Calling Dune a film will be grossly inaccurate because, at a little over 2 hours and 30 mins, Dune directed by Denis Villeneuve is a truly visceral experience.
The film is based on the iconic book series of the same name by Frank Herbet and just like the book, there is a complex narrative at play here. Nothing is explicit, there are no easy answers. The way to enjoy the film is to ‘just go with it and not ask ‘how’ during the film. If you do that you will realise there is so much the film has to offer. Villeneuve doesn’t just adapt the book, he brings it to life. He makes sure that you feel the blazing sun, the strong winds, the grains of sand. Dune is honestly one of the finest adaptations ever to make it to the big screen.
The pace of Dune is quintessential Villeneuve. If you have seen Arrival (2016) and Blade Runner 2049 (2017), Dune belongs to the same family in terms of its pace. The film starts with sand blowing slowly under the wind. You hear the grains of sand move with the wind and see the hot glistening sun putting a sheen on the surface, you just know, in your gut, what kind of film this is going to be. A beautiful one!
Dune oozes beauty, in what we see, what we hear, what we feel. The visuals are stunning and the cinematography is immersive. What lifts all of this further is watching it on IMAX in 3D. The sound design is phenomenal, making you notice every little thing happening on screen. The background score complements this and does a fantastic job of lifting the experience in critical/dramatic moments. Art direction is one of the finest, even for a sci-fi fantasy film. Dune successfully showcases cultural nuances but does so without overpowering the characters or the narrative. What feeds into this brilliantly is the costume design which enhances the storytelling by making everything so much more believable.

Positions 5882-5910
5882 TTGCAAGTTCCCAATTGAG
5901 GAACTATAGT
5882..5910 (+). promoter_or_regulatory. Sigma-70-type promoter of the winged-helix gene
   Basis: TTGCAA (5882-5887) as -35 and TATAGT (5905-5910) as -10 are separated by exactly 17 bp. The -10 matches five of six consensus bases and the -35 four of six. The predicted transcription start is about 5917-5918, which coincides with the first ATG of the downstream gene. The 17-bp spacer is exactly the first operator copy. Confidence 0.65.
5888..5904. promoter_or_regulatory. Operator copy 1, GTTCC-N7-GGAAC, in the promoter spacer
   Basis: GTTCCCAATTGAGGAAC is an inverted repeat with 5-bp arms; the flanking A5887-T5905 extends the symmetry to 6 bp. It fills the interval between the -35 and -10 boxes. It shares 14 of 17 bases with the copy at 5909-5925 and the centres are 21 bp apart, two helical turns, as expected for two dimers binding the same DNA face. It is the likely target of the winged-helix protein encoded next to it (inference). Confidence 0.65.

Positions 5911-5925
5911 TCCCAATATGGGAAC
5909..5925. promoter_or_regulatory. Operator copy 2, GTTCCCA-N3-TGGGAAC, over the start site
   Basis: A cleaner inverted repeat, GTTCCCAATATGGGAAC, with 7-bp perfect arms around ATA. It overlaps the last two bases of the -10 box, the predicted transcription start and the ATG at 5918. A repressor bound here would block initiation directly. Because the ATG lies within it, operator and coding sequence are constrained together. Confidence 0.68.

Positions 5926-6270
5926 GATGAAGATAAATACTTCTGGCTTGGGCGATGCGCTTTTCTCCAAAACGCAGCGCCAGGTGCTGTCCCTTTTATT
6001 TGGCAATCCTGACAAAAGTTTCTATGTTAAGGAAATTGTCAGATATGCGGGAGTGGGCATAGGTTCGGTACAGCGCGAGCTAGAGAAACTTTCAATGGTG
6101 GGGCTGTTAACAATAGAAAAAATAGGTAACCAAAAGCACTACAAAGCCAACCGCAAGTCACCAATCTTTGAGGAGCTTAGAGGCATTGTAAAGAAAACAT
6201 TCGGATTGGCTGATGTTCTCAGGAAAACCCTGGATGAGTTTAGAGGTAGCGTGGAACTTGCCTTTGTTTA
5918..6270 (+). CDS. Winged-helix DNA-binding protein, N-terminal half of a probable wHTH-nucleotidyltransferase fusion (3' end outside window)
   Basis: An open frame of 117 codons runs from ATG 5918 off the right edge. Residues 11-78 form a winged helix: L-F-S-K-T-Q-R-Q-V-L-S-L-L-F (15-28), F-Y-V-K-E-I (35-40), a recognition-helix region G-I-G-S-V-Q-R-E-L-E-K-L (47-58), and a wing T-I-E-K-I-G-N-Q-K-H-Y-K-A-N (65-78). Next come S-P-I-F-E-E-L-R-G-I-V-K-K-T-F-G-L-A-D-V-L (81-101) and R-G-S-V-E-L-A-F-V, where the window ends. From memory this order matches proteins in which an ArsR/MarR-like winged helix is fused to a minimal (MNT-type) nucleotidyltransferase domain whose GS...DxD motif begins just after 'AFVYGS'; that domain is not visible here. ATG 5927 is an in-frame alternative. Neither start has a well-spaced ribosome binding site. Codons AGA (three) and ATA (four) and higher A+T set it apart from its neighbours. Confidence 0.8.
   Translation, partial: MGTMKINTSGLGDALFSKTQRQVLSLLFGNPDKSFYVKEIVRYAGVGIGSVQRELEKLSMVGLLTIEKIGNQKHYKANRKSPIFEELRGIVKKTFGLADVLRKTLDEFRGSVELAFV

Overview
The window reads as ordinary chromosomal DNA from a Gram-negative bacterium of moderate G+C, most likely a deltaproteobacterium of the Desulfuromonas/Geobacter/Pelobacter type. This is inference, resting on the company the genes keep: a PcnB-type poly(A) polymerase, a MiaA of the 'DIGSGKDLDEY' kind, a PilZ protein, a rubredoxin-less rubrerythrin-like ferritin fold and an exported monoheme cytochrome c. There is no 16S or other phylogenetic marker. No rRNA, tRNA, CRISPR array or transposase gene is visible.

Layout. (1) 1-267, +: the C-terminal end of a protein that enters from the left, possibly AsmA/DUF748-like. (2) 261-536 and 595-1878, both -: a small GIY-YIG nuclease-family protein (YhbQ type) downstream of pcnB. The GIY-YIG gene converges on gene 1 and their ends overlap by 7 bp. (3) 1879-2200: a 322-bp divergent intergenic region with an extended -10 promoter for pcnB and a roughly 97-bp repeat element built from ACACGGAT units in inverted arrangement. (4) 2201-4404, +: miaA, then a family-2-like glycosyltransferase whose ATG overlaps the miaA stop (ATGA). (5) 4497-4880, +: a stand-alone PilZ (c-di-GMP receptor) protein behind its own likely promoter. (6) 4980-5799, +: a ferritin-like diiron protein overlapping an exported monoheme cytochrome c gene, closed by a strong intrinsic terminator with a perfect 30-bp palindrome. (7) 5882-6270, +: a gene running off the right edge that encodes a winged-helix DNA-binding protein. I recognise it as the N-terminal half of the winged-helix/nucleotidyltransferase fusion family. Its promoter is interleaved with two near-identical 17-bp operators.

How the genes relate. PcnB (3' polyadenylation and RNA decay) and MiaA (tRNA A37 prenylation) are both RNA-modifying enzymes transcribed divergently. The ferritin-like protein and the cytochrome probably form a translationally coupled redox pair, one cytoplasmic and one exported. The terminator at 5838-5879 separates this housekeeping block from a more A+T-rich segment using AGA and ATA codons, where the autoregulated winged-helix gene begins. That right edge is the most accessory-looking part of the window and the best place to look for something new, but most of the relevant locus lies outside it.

For all the technical wizardry at play in Dune, it would all fall flat without the performances to match. Thankfully, Dune scores well here as well. The film has an ensemble cast to rival any big production and each one of them does complete justice, even though the story does not allow much screen time for a lot of them. Oscar Isaac as Duke Atreides is perfect, brimming with poise and authority at the same time. Stellan Skarsgard is rightfully repulsive as the Baron and Josh Brolin as Gurney Halleck does the hard taskmaster routine extremely well.
Rebecca Ferguson plays Lady Jessica and gets a lot more to do than films like Mission Impossible. She makes the most of it, proving that she is good enough to play the lead. Jason Momoa as Duncan Idaho stands bright and his chemistry with Timothee is warm and delightful. Timothee Chalamet as Paul leads the pack with a layered performance that portrays the many facets of Paul Atreides.
As I described earlier, Denis Villeneuve remains true to his style of filmmaking and does not hurry into getting on with the story. For people who have not read the book, the 2.5hr film is just the first half of the first book. The good news is that part 2 has just been greenlit looking at the reactions to this film and that will cover the rest of the first book. Only time will tell whether we will get more films on the following books (there are 5 more by Frank Herbert followed by a dozen more written by his son Brian along with author Kevin Anderson)
For now, we have this masterpiece and I would strongly urge anyone who is looking to watch Dune to go to the cinemas. This is what cinemas are made for, this is what IMAX is meant for. The talent of Denis Villeneuve should not be curbed by overbearing box office pressure. It should be appreciated and celebrated so that we get to witness this talent lighting up the big screen more often.